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The Master Builder


The Master Builder


Among the most inventive of Ibsen's works and one of his most frequently performed plays, The Master Builder offers audiences a thought-provoking examination of an architect jealous of rivals and haunted by guilt.

First performed in 1892, Ibsen’s psychological tapestry is one of the great playwright's most symbolic and lyrical works, exploring the insecurities of an aging architect, Halvard Solness.

Solness is a man consumed by ambition who has reached the pinnacle at terrible expense to his wife.

Ibsen meditates on grief, fame, sexual temptation, and the delicate common ground between genius and lunacy.

As a charismatic womanizer, a lion isolated in his climb to the peak of his profession, he is slowly caged by guilt and obsessed with fears.

One day a young woman, Hilde Wangel, marches into his office, claims the kingdom he promised her when she was a 13-year-old girl, and goads him into feats of fatal daring.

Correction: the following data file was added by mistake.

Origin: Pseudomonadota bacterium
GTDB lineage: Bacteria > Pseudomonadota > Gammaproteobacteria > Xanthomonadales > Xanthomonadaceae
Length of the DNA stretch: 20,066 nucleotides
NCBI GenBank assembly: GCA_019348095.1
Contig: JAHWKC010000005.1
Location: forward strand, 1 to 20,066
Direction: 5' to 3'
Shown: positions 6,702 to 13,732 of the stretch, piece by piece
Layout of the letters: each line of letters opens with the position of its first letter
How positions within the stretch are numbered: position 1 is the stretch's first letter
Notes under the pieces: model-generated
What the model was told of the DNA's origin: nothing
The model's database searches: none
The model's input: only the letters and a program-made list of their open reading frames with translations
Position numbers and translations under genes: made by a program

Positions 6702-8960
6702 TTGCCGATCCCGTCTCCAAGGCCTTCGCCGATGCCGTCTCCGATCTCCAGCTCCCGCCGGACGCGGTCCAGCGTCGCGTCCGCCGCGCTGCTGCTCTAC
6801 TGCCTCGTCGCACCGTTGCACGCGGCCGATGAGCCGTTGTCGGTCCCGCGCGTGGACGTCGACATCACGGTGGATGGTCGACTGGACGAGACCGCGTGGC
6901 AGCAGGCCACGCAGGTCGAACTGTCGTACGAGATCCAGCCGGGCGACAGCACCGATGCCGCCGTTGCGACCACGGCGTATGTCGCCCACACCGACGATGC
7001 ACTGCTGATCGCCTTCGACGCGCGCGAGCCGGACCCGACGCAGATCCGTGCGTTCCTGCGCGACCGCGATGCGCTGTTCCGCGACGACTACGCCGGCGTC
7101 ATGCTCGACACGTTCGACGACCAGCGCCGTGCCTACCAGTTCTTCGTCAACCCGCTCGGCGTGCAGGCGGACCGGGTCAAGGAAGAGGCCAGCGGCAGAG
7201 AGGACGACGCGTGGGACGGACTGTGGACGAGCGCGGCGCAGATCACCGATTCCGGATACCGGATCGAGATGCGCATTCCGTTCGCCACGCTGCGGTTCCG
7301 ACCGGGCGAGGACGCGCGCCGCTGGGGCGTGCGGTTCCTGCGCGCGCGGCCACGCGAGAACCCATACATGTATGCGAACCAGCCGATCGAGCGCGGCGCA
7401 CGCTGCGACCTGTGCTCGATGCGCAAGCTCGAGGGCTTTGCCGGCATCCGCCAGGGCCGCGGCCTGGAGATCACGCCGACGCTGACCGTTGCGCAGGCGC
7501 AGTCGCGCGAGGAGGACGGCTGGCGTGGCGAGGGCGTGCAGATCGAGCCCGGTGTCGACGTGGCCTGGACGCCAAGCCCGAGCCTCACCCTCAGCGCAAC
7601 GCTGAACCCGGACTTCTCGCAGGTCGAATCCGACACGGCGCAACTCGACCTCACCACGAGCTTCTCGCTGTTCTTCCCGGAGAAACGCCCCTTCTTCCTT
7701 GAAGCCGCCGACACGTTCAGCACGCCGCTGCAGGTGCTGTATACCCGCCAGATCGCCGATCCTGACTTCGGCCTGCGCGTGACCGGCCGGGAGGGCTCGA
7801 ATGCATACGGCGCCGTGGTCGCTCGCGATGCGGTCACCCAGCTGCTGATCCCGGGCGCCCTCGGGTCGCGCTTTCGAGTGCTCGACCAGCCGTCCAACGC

Although Ibsen’s play was inspired by his infatuation with a girl he met on holiday in the Tyrol, it also deals with larger, cosmic themes: the conflict between duty and desire, reason and imagination, and the constant invasion of our private lives by seemingly demonic forces.

HENRIK IBSEN (1828-1906) is the most frequently performed dramatist in the world after Shakespeare. The acknowledged father of modern realistic drama, he accomplished the critical shift from verse to prose, and drastically altered Victorian drama's focus from light, superficial sentiment to serious, often tragic examinations of contemporary social issues. Peer Gynt, A Doll’s House, Ghosts, An Enemy of the People and Hedda Gabler are among his most famous masterworks.


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